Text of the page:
Again I caution that waiting for the surge to "show results" -- waiting 8 months, 8 weeks, or 8 years -- zeroes in on one significant but far from decisive variable. The phased deployment of the 21,500 will already eat into the results clock, since presumably surge supporters will insist judgment not be tolled until (say) 8 months after the last surged soldier deployed.
But more broadly, the absolute gains in military capability afforded by the surge, its particular size notwithstanding, are a useful but not sufficient component of a much broader strategic shift requirement. The surge, whatever its merits, is hardly a new strategy. Too small and too graded to constitute even a change in the military fundamentals, one of its most dubious functions is as a postponement and evasion of a new political strategy.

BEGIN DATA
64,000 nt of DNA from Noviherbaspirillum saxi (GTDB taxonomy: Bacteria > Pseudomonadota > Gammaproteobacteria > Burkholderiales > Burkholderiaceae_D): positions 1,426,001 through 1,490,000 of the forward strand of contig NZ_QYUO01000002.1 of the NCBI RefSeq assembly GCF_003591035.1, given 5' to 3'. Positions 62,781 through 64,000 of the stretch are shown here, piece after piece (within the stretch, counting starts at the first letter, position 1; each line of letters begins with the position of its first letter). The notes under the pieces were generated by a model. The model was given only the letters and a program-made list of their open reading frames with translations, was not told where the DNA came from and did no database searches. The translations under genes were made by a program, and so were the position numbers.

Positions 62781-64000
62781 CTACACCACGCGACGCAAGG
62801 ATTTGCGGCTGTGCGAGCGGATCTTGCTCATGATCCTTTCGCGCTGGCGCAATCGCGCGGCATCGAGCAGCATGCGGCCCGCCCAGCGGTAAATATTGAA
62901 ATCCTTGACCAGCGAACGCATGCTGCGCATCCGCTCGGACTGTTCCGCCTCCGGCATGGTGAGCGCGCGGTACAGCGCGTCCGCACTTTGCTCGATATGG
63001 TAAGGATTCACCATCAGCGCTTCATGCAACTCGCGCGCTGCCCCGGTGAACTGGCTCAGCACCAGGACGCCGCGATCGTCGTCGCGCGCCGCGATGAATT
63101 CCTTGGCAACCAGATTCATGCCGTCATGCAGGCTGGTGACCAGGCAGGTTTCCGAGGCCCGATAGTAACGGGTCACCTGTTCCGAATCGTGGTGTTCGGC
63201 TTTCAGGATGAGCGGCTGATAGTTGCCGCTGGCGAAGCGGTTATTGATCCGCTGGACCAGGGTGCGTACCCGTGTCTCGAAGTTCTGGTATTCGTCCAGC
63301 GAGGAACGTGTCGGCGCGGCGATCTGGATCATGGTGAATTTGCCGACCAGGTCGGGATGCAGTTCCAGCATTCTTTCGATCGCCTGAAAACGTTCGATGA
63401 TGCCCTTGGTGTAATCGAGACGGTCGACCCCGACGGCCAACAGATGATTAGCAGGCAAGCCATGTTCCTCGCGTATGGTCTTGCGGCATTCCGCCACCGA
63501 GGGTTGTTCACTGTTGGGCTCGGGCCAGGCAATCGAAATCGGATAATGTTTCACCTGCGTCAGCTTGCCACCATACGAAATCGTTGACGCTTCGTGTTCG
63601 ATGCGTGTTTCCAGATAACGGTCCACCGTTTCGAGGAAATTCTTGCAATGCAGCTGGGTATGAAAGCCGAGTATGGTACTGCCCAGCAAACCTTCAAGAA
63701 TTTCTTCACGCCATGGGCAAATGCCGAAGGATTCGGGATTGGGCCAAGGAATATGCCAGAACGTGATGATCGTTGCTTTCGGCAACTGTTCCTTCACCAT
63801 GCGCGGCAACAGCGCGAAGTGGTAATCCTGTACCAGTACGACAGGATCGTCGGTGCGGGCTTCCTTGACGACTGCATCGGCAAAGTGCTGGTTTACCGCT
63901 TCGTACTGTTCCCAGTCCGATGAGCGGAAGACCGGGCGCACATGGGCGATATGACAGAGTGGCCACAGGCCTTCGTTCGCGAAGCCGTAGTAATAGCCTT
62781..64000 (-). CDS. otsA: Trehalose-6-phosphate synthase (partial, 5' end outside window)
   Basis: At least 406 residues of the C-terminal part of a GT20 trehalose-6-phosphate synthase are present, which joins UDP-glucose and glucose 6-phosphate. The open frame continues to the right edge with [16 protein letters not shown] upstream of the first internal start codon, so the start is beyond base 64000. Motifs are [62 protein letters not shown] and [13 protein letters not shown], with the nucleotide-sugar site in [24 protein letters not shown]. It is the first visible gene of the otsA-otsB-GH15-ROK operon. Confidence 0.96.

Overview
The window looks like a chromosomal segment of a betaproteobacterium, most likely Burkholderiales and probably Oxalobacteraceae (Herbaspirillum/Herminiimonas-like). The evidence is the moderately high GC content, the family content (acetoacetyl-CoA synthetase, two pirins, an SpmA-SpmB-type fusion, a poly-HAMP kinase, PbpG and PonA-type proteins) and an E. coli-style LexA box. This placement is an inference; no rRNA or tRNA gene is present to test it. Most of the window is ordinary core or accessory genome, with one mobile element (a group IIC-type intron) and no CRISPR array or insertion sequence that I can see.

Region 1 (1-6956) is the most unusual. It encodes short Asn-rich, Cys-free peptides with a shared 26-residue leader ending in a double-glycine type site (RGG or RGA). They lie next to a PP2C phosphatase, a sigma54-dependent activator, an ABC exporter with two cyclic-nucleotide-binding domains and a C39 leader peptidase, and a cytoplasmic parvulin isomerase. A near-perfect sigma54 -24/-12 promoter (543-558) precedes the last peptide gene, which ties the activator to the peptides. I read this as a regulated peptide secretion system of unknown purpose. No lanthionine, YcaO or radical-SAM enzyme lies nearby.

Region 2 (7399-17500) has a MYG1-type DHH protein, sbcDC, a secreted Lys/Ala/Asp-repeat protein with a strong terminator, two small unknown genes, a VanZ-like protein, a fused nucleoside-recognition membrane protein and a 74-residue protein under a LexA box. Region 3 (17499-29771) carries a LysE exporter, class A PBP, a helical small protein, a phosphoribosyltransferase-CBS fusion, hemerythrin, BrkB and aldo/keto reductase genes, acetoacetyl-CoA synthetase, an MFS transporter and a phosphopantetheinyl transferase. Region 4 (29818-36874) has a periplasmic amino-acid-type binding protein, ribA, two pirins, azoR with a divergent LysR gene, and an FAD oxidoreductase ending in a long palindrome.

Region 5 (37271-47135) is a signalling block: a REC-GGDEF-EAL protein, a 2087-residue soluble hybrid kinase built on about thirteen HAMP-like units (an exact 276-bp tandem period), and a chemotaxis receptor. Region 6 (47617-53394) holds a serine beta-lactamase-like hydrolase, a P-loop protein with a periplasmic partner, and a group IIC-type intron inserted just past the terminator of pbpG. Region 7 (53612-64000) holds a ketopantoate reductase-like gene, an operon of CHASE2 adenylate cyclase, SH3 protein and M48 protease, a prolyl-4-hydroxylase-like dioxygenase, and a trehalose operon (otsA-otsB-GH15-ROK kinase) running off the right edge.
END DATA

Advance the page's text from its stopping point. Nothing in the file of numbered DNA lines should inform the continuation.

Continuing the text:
To the extent that the surge is an excuse, then, we may as well count our eight months up today. Because if nothing else practical changes aside from the number of warfighters in the Greater Baghdad Metropolitan Area, this enterprise shall remain in urgent need of some major triage -- something everybody already understands now. That the surge is all we got out of Bush so far is an ominous indication that a real change in strategy, shaping world events, will not come from the administration -- but that administration strategy will merely be shaped by them. Supporting the surge is easy. Fixating on the surge we do at our peril.
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